NEW YORK: “Kimberly Akimbo”, about a teenager who ages in reverse, and Tom Stoppard’s autobiographical “Leopoldstadt” were among the winners yesterday as the Tony Awards went on despite the Writers Guild of America strike.
The three-hour telecast on CBS was hosted by Tony- and Academy Award-winner Ariana DeBose. Held for the first time at the United Palace in Washington Heights in northern Manhattan, it leaned heavily on musical performances from the nominated shows, and other numbers including a dance performance in tribute to the recipients of the 2023 lifetime achievement awards, Joel Grey and John Kander.
Patrick Marber, who won best director of a play for “Leopoldstadt”, was among several winners who used their acceptance speeches to express support for the strike.
Marber added the evening was going well without writers because “actors are great improvisers and yeah, it’s fun. I wouldn’t like it to become a trend, but I’m not surprised”.
“Kimberly Akimbo” won best musical, beating out splashier, higher-budget productions such as “New York, New York” and “Some Like It Hot”. Victoria Clark, who won a Tony in 2005 for “The Light in the Piazza”, picked up her second award for her role as the title character.
Best play “Leopoldstadt”, which also won the 2020 Olivier Award in London for best new play, follows the experiences of a Jewish Viennese family over 50 years.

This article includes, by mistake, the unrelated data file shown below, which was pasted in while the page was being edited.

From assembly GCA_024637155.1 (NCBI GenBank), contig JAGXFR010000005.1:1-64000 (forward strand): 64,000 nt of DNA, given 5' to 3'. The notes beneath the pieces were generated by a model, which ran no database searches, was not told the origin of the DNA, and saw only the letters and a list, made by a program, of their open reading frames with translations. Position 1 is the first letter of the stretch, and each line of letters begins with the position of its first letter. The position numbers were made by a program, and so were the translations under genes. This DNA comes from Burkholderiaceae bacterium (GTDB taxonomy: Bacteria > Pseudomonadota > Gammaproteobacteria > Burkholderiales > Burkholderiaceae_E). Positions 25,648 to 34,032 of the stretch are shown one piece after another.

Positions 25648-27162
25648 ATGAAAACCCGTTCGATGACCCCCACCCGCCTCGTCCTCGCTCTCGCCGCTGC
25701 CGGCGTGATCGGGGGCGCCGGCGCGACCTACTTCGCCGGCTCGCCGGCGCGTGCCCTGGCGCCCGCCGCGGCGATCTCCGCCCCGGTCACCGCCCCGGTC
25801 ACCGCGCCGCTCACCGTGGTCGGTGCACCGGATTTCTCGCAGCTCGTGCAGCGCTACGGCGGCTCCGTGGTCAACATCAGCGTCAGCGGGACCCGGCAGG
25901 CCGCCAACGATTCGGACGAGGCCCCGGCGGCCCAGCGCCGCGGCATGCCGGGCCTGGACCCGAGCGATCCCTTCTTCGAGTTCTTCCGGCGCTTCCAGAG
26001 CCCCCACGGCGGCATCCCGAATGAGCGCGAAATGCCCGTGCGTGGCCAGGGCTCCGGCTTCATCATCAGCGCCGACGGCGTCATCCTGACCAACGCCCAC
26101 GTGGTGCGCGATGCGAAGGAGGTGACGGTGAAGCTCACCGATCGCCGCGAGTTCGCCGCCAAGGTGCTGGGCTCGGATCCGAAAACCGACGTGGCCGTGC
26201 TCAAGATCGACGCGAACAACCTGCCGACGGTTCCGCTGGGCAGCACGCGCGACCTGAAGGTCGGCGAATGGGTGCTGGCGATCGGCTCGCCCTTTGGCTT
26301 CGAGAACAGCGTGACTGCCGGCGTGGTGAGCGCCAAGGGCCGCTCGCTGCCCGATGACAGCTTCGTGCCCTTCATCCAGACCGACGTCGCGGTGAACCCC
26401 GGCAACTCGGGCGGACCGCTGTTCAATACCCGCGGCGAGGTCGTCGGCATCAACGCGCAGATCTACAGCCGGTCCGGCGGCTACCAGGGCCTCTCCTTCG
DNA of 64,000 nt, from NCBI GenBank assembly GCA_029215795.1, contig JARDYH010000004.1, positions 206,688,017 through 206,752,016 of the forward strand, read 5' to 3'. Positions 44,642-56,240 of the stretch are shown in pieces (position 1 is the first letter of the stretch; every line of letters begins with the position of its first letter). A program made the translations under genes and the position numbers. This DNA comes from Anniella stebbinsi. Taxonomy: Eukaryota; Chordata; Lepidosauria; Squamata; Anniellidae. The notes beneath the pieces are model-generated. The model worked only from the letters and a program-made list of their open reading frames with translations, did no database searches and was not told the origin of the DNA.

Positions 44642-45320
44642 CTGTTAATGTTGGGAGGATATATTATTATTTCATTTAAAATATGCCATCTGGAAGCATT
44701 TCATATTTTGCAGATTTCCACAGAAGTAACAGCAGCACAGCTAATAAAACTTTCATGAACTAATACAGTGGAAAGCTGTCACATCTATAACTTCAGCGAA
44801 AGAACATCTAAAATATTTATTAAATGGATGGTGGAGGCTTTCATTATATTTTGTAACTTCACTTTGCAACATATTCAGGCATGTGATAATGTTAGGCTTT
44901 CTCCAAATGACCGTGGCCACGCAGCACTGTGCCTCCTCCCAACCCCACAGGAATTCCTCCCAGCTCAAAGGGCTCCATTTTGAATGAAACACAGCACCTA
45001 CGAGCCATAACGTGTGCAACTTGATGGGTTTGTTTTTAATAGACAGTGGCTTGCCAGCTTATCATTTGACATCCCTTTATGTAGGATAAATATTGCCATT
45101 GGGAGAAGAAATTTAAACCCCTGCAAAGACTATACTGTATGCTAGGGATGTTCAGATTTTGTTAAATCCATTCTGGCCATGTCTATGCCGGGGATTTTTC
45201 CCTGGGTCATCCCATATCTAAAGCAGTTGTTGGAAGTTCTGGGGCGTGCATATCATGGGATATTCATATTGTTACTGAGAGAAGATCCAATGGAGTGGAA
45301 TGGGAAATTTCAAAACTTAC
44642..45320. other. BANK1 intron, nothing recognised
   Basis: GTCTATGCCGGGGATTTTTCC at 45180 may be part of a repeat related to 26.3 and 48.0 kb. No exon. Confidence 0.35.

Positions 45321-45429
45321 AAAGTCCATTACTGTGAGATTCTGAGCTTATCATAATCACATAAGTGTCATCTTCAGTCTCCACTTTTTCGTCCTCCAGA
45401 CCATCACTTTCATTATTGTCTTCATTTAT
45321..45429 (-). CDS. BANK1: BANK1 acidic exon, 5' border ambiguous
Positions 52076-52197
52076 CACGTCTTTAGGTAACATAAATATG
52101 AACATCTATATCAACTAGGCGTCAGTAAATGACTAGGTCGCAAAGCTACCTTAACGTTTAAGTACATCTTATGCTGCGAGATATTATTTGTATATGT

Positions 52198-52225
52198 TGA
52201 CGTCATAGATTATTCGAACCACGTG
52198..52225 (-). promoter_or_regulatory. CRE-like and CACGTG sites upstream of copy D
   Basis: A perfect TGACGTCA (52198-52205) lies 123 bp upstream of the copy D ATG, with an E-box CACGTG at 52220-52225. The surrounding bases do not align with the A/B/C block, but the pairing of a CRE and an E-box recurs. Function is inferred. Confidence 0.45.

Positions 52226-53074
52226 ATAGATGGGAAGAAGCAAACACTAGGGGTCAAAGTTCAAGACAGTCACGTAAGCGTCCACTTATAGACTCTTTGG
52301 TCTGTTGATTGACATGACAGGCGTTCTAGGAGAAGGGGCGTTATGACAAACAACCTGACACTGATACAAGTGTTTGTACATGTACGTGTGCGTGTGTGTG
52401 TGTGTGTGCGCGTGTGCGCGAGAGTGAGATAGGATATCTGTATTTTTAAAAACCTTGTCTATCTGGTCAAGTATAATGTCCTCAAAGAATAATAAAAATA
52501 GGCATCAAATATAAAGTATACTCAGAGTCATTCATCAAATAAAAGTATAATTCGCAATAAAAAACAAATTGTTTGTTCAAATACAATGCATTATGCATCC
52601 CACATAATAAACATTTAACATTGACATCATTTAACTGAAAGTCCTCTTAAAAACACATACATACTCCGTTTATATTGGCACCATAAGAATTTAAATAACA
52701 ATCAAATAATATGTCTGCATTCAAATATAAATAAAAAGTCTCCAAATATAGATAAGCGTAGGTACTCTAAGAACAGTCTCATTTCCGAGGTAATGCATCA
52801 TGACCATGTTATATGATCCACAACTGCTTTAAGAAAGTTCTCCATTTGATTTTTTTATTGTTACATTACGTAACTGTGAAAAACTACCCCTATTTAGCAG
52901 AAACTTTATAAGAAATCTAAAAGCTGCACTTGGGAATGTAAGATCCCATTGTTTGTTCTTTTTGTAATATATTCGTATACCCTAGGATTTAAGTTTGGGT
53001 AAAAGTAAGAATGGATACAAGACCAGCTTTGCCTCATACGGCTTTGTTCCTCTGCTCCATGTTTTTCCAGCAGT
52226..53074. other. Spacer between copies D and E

Sean Hayes won best lead actor in a play for his role as Oscar Levant in “Goodnight, Oscar”.
J Harrison Ghee and Alex Newell made Tony Awards history as the first two openly non-binary actors to win. Ghee won best actor in a leading role in a musical for “Some Like It Hot”, and Newell won for best actor in a featured role in a musical for the portrayal of brassy Lulu in “Shucked”.
Jodie Comer won best actress in a play for her role as brilliant barrister Tessa in the one-woman tour-de-force “Prima Facie”, while Michael Arden won for best direction of a musical for the revival of “Parade”. “Topdog/Underdog” won the Tony for best revival of a play.
During a pre-show hosted by actors Julianne Hough and Skyler Astin and streamed on the free US platform Pluto TV, the Tonys were awarded mostly in technical categories.
The pre-show included the award for best regional theatre, which went to the Pasadena Playhouse, and the Isabelle Stevenson Award, which went to director and choreographer Jerry Mitchell.